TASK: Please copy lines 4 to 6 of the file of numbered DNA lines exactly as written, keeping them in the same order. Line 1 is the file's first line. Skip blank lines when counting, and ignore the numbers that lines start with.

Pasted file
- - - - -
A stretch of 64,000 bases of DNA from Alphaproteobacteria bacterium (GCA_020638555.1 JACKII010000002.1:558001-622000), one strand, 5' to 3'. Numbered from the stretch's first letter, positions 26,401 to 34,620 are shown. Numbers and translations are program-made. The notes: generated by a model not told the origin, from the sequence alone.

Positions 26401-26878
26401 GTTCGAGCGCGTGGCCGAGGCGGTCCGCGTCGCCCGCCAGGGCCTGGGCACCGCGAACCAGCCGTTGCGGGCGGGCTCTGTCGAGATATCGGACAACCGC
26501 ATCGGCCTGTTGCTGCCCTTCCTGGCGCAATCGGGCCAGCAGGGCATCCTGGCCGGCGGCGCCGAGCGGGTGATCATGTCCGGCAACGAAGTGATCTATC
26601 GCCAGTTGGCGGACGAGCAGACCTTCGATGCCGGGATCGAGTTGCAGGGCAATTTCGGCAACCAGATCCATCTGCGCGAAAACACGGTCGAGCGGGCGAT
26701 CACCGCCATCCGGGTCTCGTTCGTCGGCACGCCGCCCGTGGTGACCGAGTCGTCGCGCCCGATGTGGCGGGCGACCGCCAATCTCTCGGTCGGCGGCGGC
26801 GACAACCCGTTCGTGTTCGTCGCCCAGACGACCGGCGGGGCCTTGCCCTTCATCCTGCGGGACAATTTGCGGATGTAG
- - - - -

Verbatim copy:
26501 ATCGGCCTGTTGCTGCCCTTCCTGGCGCAATCGGGCCAGCAGGGCATCCTGGCCGGCGGCGCCGAGCGGGTGATCATGTCCGGCAACGAAGTGATCTATC
26601 GCCAGTTGGCGGACGAGCAGACCTTCGATGCCGGGATCGAGTTGCAGGGCAATTTCGGCAACCAGATCCATCTGCGCGAAAACACGGTCGAGCGGGCGAT
26701 CACCGCCATCCGGGTCTCGTTCGTCGGCACGCCGCCCGTGGTGACCGAGTCGTCGCGCCCGATGTGGCGGGCGACCGCCAATCTCTCGGTCGGCGGCGGC